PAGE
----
Global Construction Outlook 2020


#244056

87pages

Timetric

$ 4950

In Stock

Synopsis

The report Provides the CIC’s view of the outlook to 2020 for the global economy and the global construction industry, and how the industry will evolve in all major countries worldwide

Executive summary

The global construction industry has regained growth momentum, with the pace of expansion accelerating from an annual average of 2.7% a year in real terms in 2011–2013 to 3.1% in 2014. Timetric’s Construction Intelligence Center (CIC) forecasts a further rise to 3.8% in 2015, and then an average annual increase of 3.9% over 2016–2020. Based on the CIC’s Global 50, a grouping of the 50 largest and most influential markets in the world, the global industry is projected to grow from US$7.4 trillion in 2010 to US$8.5 trillion in 2015 and to US$10.3 trillion in 2020, when measured at constant 2010 prices and exchange rates (real 2010 US$).

Scope

  • An overivew of the outlook for the global economy
  • An assessment of the outlook for the global economy, broken down by by major regions
  • A review of global construction risk
  • Highlights from the CIC's Global Survey on Potential and Challenges in Construction
  • Profiles for 50 major markets, including an overview, focus points and risk watch

Reasons to buy

  • Gain an understanding of general state of the global economy and construction industry.
  • Analyse performance region-by-region and country-by-country and gain insight into key issues affecting the construction industry.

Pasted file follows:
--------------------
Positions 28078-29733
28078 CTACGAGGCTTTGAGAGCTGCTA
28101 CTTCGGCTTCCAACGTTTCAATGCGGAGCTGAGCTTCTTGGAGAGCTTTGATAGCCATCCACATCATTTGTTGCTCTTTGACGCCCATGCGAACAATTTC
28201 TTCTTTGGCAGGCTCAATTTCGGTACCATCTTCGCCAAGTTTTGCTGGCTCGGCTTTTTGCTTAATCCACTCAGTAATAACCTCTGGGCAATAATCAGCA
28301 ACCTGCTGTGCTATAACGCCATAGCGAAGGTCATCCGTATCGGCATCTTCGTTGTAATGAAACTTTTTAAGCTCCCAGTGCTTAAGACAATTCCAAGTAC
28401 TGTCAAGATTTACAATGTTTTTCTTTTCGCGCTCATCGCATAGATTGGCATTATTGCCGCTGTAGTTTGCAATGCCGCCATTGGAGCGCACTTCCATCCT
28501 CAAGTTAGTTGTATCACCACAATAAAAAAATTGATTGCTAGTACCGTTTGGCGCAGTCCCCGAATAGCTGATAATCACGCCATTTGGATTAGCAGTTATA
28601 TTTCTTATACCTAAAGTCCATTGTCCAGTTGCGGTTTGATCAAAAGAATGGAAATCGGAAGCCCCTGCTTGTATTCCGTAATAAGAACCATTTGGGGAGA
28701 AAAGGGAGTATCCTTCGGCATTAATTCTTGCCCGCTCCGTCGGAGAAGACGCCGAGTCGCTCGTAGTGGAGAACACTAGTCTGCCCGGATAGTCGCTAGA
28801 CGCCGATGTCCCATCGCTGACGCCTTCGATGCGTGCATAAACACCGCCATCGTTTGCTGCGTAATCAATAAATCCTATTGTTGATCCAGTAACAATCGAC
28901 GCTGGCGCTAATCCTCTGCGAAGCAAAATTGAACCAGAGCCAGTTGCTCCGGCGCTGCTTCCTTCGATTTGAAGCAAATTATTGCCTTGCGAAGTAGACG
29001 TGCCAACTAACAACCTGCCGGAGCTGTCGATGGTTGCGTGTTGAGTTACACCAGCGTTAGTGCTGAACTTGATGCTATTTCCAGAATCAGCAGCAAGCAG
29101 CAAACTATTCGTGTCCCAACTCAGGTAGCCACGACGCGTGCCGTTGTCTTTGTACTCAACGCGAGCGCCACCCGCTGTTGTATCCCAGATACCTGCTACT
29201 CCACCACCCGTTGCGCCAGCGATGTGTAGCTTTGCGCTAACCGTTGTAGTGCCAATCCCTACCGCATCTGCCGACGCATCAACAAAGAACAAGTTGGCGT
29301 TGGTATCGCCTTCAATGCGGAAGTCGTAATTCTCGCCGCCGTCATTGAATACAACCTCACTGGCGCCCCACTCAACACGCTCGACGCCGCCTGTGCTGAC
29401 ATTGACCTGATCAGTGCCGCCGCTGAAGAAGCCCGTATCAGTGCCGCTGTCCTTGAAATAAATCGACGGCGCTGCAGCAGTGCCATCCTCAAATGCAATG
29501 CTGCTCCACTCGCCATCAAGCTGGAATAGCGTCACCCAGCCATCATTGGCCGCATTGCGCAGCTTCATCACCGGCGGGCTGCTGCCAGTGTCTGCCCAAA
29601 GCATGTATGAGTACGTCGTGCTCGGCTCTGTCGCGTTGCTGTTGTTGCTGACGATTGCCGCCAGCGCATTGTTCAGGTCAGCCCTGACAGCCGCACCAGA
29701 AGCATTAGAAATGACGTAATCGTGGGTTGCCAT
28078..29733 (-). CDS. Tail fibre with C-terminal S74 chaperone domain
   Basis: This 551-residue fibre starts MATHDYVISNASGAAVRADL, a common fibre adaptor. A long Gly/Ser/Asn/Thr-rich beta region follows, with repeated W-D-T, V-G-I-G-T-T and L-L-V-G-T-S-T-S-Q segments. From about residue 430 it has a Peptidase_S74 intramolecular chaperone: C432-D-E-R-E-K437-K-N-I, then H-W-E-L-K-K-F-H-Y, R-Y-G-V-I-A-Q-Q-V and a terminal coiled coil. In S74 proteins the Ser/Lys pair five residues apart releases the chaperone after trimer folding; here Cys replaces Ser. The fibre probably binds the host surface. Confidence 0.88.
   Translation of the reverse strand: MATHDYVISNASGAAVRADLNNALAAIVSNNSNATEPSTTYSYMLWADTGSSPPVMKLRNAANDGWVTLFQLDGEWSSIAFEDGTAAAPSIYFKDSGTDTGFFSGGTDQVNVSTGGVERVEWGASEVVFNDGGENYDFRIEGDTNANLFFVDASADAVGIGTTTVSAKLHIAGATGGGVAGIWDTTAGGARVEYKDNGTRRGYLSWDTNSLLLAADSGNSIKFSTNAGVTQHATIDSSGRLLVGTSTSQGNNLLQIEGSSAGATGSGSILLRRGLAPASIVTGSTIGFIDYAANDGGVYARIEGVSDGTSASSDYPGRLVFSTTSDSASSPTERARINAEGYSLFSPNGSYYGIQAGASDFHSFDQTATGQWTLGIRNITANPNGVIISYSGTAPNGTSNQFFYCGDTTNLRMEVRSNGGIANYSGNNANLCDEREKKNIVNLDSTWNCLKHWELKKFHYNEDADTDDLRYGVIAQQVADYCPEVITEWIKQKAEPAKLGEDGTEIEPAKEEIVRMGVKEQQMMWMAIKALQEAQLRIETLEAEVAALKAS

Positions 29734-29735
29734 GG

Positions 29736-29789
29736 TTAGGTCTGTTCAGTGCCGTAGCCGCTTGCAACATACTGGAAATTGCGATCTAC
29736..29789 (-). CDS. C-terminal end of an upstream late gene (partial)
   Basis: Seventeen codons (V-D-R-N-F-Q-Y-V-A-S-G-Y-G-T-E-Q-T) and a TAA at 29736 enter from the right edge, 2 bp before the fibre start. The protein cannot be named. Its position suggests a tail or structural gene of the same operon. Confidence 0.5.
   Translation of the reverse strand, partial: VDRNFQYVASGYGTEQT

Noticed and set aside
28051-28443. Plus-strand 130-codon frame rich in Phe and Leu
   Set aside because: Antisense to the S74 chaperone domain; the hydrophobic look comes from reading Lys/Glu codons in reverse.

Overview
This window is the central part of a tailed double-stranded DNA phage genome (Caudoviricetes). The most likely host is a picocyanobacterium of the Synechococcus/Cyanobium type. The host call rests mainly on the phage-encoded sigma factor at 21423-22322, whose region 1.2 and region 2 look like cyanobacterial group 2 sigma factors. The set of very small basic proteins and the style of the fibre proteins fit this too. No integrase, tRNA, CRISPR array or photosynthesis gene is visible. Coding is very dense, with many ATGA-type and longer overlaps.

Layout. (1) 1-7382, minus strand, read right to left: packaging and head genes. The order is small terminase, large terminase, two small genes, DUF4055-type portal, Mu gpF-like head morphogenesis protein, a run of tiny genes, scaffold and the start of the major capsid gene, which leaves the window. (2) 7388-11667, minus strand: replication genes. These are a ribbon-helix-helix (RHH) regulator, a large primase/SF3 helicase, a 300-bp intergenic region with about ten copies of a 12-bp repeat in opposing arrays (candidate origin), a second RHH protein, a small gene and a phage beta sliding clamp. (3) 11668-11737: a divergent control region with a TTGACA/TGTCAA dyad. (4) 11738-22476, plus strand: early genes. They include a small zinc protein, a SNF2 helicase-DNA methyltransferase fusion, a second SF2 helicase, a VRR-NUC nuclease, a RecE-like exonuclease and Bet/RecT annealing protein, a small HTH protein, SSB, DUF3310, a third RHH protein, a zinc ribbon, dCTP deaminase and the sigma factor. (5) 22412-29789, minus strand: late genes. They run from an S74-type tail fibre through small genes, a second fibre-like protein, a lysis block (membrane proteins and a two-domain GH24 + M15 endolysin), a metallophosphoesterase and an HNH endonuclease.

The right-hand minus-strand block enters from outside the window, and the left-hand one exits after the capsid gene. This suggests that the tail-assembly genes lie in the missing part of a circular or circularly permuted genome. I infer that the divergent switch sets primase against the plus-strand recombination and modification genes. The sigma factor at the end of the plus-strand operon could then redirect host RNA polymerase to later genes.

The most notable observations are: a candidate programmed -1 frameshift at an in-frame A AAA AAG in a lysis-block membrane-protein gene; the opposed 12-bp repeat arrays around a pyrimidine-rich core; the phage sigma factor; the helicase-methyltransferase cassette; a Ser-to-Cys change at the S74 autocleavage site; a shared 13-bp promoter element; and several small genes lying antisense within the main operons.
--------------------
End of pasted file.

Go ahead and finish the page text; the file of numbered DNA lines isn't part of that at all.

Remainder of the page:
• Learn about opinions of key industry leaders on challenges and opportunities, with highlights from CIC surveys, to contrast views with your own and be alerted to issues in new markets.
  • Review top-line risks in the industry, with country rankings and highlights from CIC Construction Risk Index, to assist in market expansion plans.

Key highlights

  • Based on the CIC’s Global 50, a grouping of the 50 largest and most influential markets in the world, the global industry is projected to grow from US$7.4 trillion in 2010 to US$8.5 trillion in 2015 and to US$10.3 trillion in 2020, when measured at constant 2010 prices and exchange rates (Real 2010 US$). 
  • The construction industries in emerging markets are forecast to continue to grow at a much faster rate than the advanced economies. With reference to the CIC Global 50, emerging markets accounted for more than half of the world’s construction output for the first time ever in 2012 (at 2010 US$) and by 2020 it will have a 56% share.
  • From 2016-2020, the construction industries in advanced economies combined are forecast to expand by 2.2% a year on average, while emerging markets will record a 5.3% annual expansion during the same period. However, the advanced economies are at least improving, with growth accelerating from just 0.6% a year on average in 2011-2015.
  • The construction industries in the Middle East and Africa region are predicted to be the fastest growing in 2016-2020, overtaking the Asia-Pacific region, which held the top spot in 2011-2015. This reflects the huge investment in infrastructure and buildings that is taking place in Qatar, Saudi Arabia and the United Arab Emirates (UAE), while the slowing rate of growth in China’s construction industry is a key factor driving the deceleration in Asia-Pacific. However, Asia-Pacific’s share of the global construction industry will continue to rise, reaching close to 49% in 2020, up from 40% in 2010.
  • The precarious state of the Eurozone, which has intensified following the election of an anti-austerity party in Greece, will continue to undermine investor confidence in the region. However, in general the worst is over for the region’s construction industry. Many of the countries that had suffered double-digit declines in construction output in the wake of the financial crisis are now turning a corner and starting to grow again. However, reflecting the extent of the decline, it will be after 2020 that the construction industry in Western Europe will return to the pre-crisis levels. The US will also fail to surpass its pre-crisis high by 2020.